Shaun Gregory, the chief executive at Exterion Media, said: “By seeking to understand all stakeholders better, we will drive deeper engagement and help our customers’ businesses.
“Outdoor advertising is seeing huge transformational changes thanks to digital, mobile and technology, as well as in the way it is bought and sold.
“In 2014 we rebranded the company from CBS Outdoor and launched a new strategy. We’re now moving on to the next phase of reorganising our businesses to ensure we’re fit for purpose as the market matures.
“The UK is a natural starting point, given its maturity, and we will then roll this out across our other Western European territories. It’s undoubtedly a fascinating time for both us and the industry, and we are very excited to implement these changes.”

OOH market set for consolidation as buyers circle Clear Channel & Exterion Media

The European outdoor advertising market is set for a major shake-up following news that private equity firms TPG Capital and Blackstone are circling both Clear Channel and Exterion Media with a view to merging both businesses to leverage economies of scale.
The £2bn merger would see the former rivals put on the same team after Clear Channel’s European arm was placed on the market last year as its parent firm iHeartMedia struggles to pay down its debt.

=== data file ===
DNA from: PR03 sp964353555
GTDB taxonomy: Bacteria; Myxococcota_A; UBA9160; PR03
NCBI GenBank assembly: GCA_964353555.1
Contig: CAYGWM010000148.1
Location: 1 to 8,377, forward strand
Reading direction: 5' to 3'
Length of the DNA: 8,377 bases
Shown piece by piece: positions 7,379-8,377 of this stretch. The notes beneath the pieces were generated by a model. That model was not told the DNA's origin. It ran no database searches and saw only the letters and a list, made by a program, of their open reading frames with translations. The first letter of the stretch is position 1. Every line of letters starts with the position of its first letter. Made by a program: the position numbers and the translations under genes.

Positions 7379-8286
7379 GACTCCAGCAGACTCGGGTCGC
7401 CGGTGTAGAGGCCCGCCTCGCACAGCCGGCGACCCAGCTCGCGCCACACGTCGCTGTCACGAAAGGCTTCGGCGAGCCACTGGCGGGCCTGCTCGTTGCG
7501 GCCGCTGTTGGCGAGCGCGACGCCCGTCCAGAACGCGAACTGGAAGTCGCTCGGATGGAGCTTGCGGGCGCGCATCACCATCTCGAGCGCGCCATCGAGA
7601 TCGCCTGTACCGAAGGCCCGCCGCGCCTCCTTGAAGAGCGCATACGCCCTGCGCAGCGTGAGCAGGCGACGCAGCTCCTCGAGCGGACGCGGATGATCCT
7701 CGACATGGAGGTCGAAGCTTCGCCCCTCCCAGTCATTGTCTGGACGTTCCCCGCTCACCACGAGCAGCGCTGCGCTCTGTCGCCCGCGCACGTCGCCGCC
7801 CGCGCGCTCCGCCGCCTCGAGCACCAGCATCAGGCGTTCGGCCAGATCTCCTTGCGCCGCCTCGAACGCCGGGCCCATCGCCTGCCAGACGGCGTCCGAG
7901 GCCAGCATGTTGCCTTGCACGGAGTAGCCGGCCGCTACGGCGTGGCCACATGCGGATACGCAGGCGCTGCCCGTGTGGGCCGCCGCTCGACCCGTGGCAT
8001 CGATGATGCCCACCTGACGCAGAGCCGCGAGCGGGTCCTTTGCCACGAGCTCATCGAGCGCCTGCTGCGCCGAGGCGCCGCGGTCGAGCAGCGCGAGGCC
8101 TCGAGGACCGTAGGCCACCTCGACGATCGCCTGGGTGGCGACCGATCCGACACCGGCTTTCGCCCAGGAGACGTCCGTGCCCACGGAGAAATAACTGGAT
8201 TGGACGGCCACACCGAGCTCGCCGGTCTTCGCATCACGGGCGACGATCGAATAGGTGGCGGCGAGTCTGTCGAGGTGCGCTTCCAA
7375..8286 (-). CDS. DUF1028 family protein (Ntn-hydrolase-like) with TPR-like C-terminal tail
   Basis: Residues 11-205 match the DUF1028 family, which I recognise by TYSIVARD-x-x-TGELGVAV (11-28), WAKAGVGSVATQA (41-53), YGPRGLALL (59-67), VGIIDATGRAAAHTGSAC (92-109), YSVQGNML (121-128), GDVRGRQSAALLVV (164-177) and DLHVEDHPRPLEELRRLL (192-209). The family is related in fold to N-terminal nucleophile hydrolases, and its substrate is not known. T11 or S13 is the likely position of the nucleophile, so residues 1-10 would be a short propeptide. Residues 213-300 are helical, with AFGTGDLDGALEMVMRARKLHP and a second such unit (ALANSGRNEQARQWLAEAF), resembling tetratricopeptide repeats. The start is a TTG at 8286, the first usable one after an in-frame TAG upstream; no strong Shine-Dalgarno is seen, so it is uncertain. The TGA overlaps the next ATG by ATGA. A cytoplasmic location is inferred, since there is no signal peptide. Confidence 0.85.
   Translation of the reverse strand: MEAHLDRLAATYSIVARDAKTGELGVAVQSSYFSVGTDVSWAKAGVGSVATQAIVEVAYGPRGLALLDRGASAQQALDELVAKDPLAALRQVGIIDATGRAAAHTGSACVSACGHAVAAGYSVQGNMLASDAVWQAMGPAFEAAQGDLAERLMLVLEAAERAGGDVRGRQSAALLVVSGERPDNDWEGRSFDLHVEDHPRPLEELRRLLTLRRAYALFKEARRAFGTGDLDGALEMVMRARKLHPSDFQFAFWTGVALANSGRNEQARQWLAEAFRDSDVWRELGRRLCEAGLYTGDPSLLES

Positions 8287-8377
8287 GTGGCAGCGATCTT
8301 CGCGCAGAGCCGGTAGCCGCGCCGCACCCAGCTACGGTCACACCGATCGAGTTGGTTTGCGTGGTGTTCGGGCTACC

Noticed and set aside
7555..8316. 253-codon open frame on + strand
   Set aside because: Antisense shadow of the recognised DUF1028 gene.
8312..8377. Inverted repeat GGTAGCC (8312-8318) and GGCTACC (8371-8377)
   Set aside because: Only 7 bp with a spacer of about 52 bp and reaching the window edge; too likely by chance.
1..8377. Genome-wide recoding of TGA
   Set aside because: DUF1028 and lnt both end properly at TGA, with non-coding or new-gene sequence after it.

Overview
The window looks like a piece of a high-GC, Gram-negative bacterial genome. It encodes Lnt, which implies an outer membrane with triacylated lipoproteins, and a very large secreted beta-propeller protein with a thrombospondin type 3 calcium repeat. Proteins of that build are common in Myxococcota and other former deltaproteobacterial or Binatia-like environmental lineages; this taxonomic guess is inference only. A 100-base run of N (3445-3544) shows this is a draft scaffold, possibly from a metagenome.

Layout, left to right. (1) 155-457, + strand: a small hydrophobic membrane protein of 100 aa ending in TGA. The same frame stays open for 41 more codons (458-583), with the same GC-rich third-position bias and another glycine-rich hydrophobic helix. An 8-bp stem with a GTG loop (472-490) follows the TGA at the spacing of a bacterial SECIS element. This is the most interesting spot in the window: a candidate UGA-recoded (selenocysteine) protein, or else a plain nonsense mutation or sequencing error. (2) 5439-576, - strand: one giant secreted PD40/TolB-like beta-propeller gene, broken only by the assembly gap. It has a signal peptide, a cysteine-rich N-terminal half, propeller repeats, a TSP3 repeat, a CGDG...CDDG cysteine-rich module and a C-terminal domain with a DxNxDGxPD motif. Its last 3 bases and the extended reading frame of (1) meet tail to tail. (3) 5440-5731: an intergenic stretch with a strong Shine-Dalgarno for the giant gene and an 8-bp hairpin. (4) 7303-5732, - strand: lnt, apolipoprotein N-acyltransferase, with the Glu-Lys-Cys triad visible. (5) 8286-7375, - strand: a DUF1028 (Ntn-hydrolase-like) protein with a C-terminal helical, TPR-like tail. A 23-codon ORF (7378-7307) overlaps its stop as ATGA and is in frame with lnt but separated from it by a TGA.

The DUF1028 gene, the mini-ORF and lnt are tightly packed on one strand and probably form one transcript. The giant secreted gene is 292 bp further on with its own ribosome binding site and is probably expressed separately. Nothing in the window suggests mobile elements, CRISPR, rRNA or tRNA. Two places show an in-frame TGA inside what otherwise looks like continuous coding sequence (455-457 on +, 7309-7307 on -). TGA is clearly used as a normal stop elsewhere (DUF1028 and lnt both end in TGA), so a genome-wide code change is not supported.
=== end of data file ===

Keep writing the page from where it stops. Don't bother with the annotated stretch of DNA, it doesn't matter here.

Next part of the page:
In the UK it is a familiar presence on the side of bus shelters and roadside billboards and has been valued at around £1.6bn.
Exterion is a much smaller firm based in the UK after being wound out of media conglomerate CBS and is being lined up to provide immediate scale, although current owner Platinum Equity, has yet to commit to any deal.
Via: The Drum

Clarks and Partners Andrews Aldridge Come Out on Top in Big Bus Challenge

Clarks’ in-house design group and Partners Andrews Aldridge have won top prizes in the Big Bus Challenge 2014 run by Exterion Media, in association with Campaign.
The footwear retailer’s bus ad triumphed over other national campaigns while Partners Andrews Aldridge’s work for the Royal National Lifeboat Institution’s patrolling of the Thames emerged victorious in the regional category. Cogent Elliott picked up a media commendation for a campaign of simple line drawings for Samaritans.
Clarks and the RNLI were awarded £200,000 of national and £25,000 of regional bus advertising respectively and each of the creative teams given £2,000 of department store vouchers to share. Samaritans was handed £20,000 of media space.